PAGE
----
Hey Mengu! Great job on this, the drawing is definitely on it's way to being a really strong one. A couple things I might say are to define your shadow shapes more, and clean up the structure of the hands, more specifically her right wrist feels flat. Also I think if you were to make the face plate of her head wrap the forms of the head more, it would do a lot for determining the lighting. Great job though and good luck!
Write reply...
Drop images here to attach them to the message
Mengu Gungor
Thank you so much Kristian. I did have challenges with the hand, good note on the wrist. And I'll try to observe and indicate facial planes better next time.
Reply
Yiming Wu
Interesting... To me a mixed lighting condition most of the time can be though like a diffuse light coming from approximately above or from the window, depending on which is stronger, and shadows should fade a bit quicker. On drawings maybe treat one as a major light source, and mentally tune down some of the others can be good. Nice drawing! Although the leg might be a bit too thick? or maybe the shape is like that
Write reply...
Drop images here to attach them to the message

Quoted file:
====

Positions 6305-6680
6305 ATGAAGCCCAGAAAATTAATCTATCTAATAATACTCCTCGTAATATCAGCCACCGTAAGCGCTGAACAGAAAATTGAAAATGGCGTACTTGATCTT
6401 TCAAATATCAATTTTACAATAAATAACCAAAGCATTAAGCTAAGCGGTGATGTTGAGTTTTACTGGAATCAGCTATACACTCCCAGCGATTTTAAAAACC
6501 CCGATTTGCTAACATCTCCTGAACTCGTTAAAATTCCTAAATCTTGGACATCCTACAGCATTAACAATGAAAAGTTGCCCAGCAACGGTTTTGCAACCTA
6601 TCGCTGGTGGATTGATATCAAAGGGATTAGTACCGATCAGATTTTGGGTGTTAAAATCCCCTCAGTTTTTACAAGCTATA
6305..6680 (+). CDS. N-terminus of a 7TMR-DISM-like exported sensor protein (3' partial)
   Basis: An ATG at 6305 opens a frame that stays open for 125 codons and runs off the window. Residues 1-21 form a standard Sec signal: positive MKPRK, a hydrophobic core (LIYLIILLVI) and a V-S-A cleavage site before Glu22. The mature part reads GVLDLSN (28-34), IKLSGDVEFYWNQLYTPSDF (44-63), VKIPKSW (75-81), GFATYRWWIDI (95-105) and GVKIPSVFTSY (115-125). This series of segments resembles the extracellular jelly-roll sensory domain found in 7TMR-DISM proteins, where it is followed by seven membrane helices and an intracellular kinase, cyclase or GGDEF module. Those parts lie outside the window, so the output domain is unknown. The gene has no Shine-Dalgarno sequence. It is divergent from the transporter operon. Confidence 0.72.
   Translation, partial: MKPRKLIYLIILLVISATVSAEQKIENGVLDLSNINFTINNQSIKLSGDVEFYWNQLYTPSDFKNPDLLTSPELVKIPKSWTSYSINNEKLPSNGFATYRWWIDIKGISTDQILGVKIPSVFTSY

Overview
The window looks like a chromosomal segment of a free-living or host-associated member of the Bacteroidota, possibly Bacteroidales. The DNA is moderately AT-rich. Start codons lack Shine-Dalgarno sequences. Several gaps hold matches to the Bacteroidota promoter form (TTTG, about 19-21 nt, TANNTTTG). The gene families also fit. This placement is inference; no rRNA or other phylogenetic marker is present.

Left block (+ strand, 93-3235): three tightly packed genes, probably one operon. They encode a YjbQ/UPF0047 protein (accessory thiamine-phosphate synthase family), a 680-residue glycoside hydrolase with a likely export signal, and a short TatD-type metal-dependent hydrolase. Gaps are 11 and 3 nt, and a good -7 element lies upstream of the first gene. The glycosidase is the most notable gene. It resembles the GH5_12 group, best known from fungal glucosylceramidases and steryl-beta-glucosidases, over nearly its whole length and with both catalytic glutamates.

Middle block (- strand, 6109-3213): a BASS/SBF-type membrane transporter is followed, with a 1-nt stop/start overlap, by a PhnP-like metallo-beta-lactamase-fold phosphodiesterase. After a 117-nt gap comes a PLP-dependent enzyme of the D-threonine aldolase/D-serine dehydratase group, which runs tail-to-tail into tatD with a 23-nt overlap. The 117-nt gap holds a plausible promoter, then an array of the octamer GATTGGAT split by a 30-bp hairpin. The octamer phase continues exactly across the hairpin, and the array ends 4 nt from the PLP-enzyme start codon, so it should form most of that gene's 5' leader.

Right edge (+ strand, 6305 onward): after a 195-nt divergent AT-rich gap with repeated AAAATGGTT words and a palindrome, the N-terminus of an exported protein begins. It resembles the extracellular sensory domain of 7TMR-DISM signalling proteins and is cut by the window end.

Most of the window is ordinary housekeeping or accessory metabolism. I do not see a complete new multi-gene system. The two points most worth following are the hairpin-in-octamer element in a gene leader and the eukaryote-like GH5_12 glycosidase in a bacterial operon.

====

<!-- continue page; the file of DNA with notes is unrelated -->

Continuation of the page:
Mengu Gungor
Thank you so much for the feedback Yiming. I did try to focus on one light and ignore the rest, but areas farther from that light source are flooded with other lights, so it was challenging. I'll probably try to invent a bit more next time, like you suggested. The leg is a bit foreshortened, I may have slightly exaggerated the thick to thin, it will probably be more apparent to me when I look at this again in a few weeks. Thank you for pointing it out.
Reply
Mengu Gungor
3w
Started Life drawing sessions on Saturdays again, and here is day 1 after over a year break. Lighting was kind of all over the place, but I did what I could. I changed gesture slightly, moved hips forward a bit, and tilted the head. Tips welcome for things to focus on, and how to draw in a room where there is light coming in from every which direction.